So that being said I'm not going to waste time and text preaching to the converted. There is little democracy north or south of the border; just corruption and Mé Féinism among the political classes. Short of a popular uprising of the majority on both sides of the border this isn't going to change so it's unlikely to change any time soon.
Physical force has failed and should not be considered an option by anyone who can chew gum and walk in a straight line at the same time. Social engineering is much more sophisticated nowadays than in the 1970s when the Brits committed massacres of the innocents to steer the momentum from the dangerous populism of Civil Rights to the more-easily controlled, exclusive physical-force militancy.
It's ironic that in our information age society it would be much more difficult, if not impossible, to build the popular momentum achieved in the technologically primitive era of the late 60s early 70s.
So what can be done apart from retreating into the social media bubbles our loving overseers would prefer us to inhabit? During one of the many Stormont crises the SDLP, I believe, proposed a Plan B - joint authority and in that I think is an opportunity to make some significant advancement towards unity and equality. Stormont exists to prevent just that and I've never spoken privately to any active Sinn Féin member who believed the fantasy that Britain has no selfish, strategic interest in Ireland. Indeed an active Sinn Féin member recently described Stormont to me as a 'failed entity'.
In a joint authority scenario, where the 6 were jointly administered by London and Dublin, there would have to be 32 County Dáil elections and all-Ireland institutions. Surely there would be outrage and condemnation from Unionist politicians at the prospect but perhaps the reality described by Brian Lenihan as Tánaiste 30 odd years ago might ring true. The power of a Unionist bloc in a 32 County Dáil would be considerable and the minute FF and FG delegates crossed the border with the twin appeals of thwarting Sinn Féin and gaining access to the bounteous graft of 26 County politics Ian Óg would be contemplating new entry stamps in his Irish passport. The very corruption and Mé Féinism of Irish politics is just what could make the scenario described work.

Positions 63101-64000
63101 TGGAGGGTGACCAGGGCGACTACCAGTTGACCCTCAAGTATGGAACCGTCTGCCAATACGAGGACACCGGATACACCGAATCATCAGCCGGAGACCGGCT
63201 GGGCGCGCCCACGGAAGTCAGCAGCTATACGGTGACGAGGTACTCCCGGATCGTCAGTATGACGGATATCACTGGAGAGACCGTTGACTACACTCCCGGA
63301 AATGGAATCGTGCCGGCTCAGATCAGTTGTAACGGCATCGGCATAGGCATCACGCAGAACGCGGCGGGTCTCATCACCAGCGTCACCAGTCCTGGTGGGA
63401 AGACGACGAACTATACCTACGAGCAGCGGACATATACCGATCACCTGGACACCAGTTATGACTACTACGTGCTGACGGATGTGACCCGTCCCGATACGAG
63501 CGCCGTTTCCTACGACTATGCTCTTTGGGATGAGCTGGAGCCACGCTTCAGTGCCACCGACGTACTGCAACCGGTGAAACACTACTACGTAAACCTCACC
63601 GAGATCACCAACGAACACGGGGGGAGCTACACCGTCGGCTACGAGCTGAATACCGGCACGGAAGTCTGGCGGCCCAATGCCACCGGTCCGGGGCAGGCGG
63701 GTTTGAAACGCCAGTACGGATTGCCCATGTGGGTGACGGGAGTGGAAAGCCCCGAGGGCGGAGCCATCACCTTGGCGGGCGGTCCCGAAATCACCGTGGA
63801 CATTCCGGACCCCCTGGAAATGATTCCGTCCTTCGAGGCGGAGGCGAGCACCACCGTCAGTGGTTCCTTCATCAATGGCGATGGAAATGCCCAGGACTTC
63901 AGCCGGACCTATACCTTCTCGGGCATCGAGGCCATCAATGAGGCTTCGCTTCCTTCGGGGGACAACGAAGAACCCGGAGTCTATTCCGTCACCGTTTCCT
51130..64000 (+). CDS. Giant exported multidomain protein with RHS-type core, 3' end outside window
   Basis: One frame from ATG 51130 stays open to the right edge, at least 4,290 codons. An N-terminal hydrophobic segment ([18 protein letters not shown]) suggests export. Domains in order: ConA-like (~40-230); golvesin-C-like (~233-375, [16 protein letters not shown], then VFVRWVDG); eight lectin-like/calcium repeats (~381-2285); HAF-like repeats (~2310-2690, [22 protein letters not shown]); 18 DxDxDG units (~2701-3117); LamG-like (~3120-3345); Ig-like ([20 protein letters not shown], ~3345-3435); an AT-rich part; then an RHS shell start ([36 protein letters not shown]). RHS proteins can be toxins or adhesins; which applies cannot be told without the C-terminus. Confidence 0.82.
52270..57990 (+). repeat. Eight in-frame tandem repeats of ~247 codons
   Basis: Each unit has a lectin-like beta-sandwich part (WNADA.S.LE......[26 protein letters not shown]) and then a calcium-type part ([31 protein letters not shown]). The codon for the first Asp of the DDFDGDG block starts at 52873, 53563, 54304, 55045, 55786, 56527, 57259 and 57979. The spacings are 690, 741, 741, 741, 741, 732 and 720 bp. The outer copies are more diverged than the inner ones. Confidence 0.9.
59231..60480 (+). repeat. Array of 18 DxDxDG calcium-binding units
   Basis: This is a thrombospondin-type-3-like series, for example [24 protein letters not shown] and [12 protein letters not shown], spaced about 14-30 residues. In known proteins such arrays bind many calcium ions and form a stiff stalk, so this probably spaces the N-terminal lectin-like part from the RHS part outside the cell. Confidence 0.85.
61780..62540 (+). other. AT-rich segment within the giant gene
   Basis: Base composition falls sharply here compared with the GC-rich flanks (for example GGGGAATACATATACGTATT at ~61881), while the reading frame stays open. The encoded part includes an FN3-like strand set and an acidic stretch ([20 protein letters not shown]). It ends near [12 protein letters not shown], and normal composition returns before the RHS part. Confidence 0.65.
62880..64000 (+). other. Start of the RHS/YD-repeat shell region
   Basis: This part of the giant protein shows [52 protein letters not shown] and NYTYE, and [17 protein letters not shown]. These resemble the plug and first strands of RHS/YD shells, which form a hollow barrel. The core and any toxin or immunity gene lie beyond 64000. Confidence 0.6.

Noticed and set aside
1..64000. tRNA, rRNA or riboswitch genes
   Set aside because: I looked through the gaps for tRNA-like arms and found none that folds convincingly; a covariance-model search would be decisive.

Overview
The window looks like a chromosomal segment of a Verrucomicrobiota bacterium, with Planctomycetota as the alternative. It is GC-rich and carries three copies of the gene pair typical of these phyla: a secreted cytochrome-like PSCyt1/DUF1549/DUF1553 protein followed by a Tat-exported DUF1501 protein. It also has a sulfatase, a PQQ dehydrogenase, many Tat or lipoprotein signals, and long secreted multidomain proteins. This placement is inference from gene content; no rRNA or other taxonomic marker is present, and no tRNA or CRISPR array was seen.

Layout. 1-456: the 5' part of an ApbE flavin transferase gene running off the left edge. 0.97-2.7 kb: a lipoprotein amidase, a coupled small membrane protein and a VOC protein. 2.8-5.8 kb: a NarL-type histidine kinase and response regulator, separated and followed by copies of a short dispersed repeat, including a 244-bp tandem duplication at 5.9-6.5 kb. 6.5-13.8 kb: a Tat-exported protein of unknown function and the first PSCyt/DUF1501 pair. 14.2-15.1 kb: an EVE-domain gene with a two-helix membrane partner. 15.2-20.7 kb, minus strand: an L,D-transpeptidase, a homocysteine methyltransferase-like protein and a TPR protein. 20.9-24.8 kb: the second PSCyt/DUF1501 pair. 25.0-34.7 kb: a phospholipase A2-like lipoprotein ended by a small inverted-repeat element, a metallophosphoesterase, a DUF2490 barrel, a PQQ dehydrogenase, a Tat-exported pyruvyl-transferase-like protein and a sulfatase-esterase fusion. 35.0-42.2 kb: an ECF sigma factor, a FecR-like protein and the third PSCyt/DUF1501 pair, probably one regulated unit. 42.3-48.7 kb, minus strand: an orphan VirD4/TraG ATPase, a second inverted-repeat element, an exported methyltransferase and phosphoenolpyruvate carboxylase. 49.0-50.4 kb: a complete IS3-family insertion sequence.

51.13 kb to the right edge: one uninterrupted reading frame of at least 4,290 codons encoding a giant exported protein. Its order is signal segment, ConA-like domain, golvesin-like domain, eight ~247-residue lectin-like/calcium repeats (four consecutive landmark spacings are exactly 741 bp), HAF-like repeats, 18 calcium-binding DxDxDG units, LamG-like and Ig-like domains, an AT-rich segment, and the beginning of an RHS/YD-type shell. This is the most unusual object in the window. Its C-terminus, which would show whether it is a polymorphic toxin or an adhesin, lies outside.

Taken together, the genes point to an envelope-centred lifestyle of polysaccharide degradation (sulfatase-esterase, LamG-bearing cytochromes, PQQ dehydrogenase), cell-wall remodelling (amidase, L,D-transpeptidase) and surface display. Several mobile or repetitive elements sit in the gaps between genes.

While I welcome the prospect of a winnable border poll I don't think it's going to be a case of we vote yes, win the vote and all live happily ever after. Joint Authority, with meaningful 32 County institutions, would provide a framework for the Unionist people to become accustomed to the concept of Irish unity and; given that the presence of Dublin in the partnership would bring the 6 back into the EU, Unionists might see a quality of life demonstrably better than those with whom they claim kinship.
The main argument against a United Ireland I get from discussions with Unionists is always economic. If you do anything online today you are forced to select 'UK' if you live in the 6. A 32 County Postal Service would mean a choice. That might seem trivial to some but to me it's endemic of the inequalities faced by those of us in the 6 who don't consider ourselves British. Generations of children who are increasingly conducting transactions online are being conditioned by this UK 'normality'. Until we have the right of choice in such matters and the voting rights of Irish citizens we cannot be considered to have equal rights to those in the 6 who consider themselves British.
To me it's increasingly irrelevant who's making the administrative decisions of government as none are made in the interests of the people so it's all just more of the same. Spike Milligan said “Money can't buy you happiness but it does bring you a more pleasant form of misery.” If money in this case was substituted for equality the statement is equally true in my opinion.
Having the full rights of an Irish Citizen would at least make London's influence more palatable until their administrative presence is gone. At the same time Unionists would get to recognise their rights as Irish citizens in addition to those afforded by Britishness. It would be up to us to persuade them to cut the ties.
⏩Gavin Casey is an independent Republican from County Tyrone who has also lived in the USA and Asia.